Monday, October 05, 2009

Sandhill Cranes, Northern Harrier Immature... or Not and What Was THAT Crossing the Road?

Jamie and Roger (Claire too, but she was out of frame.) forage at the far side of the west field by the treeline.

I'd gotten out of the house late as you can see by the light. I was just trying to get the camera into position when Gaylord Hooker, one the Thresheree members, pulled up on his tractor for a discussion of the turkeys he'd seen today. Then off he went towards home. His home being just up the road a very small piece and locking the north gate behind him.

While I was attempting rather fruitlessly to adjust the camera for the low light, suddenly my phone rang. It was Gaylord.

He reported that there was a hawk eating roadkill near his place and I should come take a look. A HAWK! I hadn't seen one in days. The car was already running so as to allay any wariness on the part of the cranes but when I whipped the car around...

...and looked back there they were. The Sandhills had taken to their wings.

I grabbed the camera I'd dumped in the passenger seat and tried taking a photo without turning it on. Duh.

It works better when it's on. But by that time the family was nearly at the trees and I was nearly at the north gate...which was locked. Oh right, Gaylord locked it up for the night. Shoot!

I whip round again and head for the south gate, a much longer way to go and hit Cox then Kidder roads. My, my, look who is coming from the other direction. It's Gaylord again with an update.

When he'd pulled back out of his driveway again the hawk had gone up into the farmer's maple tree across the road.

Ah ha! THE maple tree in question, but to pretend I'm doing something "normal" I pull into Gaylord's driveway and...unfortunately I can't see the Maple tree from his yard. I barge into the bushes hoping I don't look too irregular to the hawk if he's still there. I look. I look. I look. I can't see a hawk up there. Hmmm, I look up and down the road for the kill. I don't see it. Where is it anyway?

I call Gaylord back. He says it's further to the west past the maple and on the far verge that dips in the other direction. I'm looking and suddenly a swiftly running that a FOX, zips across the road and into the shrubbery across from the road kill. No, probably not a fox. I just want to see a fox and it's probably just one of the big farm cats. I'm still talking to Gaylord and WHAT...?

There he is--BYE! Likely from the angle, he'd come out of that Maple I couldn't find him in. Sneaky bugger.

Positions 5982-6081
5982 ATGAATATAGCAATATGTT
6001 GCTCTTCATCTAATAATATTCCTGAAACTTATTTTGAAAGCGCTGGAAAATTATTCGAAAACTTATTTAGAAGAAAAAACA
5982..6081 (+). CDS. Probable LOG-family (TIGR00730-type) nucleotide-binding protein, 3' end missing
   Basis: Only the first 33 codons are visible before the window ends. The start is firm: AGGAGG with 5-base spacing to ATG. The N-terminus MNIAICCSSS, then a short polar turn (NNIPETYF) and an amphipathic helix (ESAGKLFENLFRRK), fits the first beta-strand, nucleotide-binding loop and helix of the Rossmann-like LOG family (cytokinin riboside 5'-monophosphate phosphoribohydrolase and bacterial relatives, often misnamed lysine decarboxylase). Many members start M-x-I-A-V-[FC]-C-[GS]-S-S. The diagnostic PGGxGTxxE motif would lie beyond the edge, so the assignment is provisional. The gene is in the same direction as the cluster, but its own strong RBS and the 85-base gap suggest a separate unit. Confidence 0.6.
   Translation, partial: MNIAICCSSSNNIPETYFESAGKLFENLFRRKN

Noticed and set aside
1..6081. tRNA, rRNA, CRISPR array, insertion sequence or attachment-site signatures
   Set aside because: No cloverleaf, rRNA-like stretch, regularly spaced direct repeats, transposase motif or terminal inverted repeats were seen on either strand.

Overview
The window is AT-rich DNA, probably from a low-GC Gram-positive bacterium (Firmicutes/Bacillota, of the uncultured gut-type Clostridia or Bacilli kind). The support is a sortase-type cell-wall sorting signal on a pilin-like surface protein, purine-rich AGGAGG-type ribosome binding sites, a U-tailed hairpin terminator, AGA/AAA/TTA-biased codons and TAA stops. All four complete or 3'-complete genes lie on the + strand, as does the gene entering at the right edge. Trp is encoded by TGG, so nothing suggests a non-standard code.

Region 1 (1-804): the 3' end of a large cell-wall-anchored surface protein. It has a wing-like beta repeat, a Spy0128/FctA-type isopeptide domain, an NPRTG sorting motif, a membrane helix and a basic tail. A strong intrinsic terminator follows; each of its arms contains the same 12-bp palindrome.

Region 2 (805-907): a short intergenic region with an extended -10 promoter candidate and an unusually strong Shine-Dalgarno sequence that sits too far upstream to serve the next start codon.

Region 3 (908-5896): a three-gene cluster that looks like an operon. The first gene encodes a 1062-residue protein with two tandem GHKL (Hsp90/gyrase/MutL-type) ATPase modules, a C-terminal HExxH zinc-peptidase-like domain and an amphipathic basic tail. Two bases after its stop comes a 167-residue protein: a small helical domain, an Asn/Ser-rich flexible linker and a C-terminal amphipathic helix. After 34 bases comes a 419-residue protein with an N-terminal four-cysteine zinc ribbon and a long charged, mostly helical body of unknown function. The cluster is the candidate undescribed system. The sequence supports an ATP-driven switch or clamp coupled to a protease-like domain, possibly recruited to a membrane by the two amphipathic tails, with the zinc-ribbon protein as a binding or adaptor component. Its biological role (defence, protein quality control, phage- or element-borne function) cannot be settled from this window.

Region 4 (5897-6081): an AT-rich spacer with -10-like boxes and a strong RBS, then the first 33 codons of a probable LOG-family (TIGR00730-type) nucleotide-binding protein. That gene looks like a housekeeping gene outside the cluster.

And like any good hawk who is making a break for it, he heads for the treeline. Zip, behind the tree.

And ZIP, he comes out the other side. And he's curving towards my side of the road.
YES! Got 'em. Well for a second anyway as he's off into the trees ago on my side of the road. Interesting he really wasn't doing much if any flapping during that whole flight. Wow. I search the trees but then hear scolding far away in the trees. Trees that are growing on privately owned land so I'm out of luck.
(It took me awhile to decide, but I think that the above raptor is an immature Northern Harrier. A bird that has been listed on the Birds of Special Concern List in Wisconsin. They are ground nesters and with all the pastures being turned into crop land, and the prairies decimated to 2% of their original size, Northern Harriers are having trouble.
I read that they are sometimes polygynous. At times a male will bond with two females in the same breeding season. Could that have anything to do with their decreasing numbers? Are there too few males around compared to females?
But back to our particular bird of the day--Orangy breast and belly, dark underwings, false white rump patch created by fluffed secondaries, an almost dihedral wing position, slimmer than a Red-tail. It's got to be a Harrier.
Interestingly the field that is adjacent to the Maple on the other side is in a program where it has not been used for crops for some years but rather has been left to it's own devices except for a once a year mow.
I wonder if this youngster was hatched over there. Unfortunately next year that field is scheduled for crops as per the rotation schedule of the government program. Perhaps another field in the area will be left to grass in the staggered program and they'll find it. )
But back to our story, I turn toward the roadkill, the least I can do is go and see what it is that the hawk was eating. Then whatever it was that had run across the road before, ran back the other way. Directly toward the item that the hawk had been dining on previously.

And look, it wasn't just wishful thinking. It is a FOX. A red one. A little beauty with dark black socks; likely a vixen by her size. And she's checking out the goodie too.
She noses it. I can't decide if it is a raccoon or a possum. I figure if I wait a bit there will likely be enough fur bits to be able to tell after she is finished.
Silly me.
This is a fox we're talking about here. In a few seconds she has figured out how to get it into a carrying position. It is a tough carry as it's a bit stiff. The legs stick out to one side in a board-like manner. She starts to trot back across the road yet again. Three quarters of the way across she abruptly goes up on her hind legs, adjusts the load, comes back down on all four feet again and trots off...into the bushes.
Now I'll never know what they were eating. But then again, I got to know a little bit more about the live animals. And in the end, who could really ask for more?
Donegal Browne

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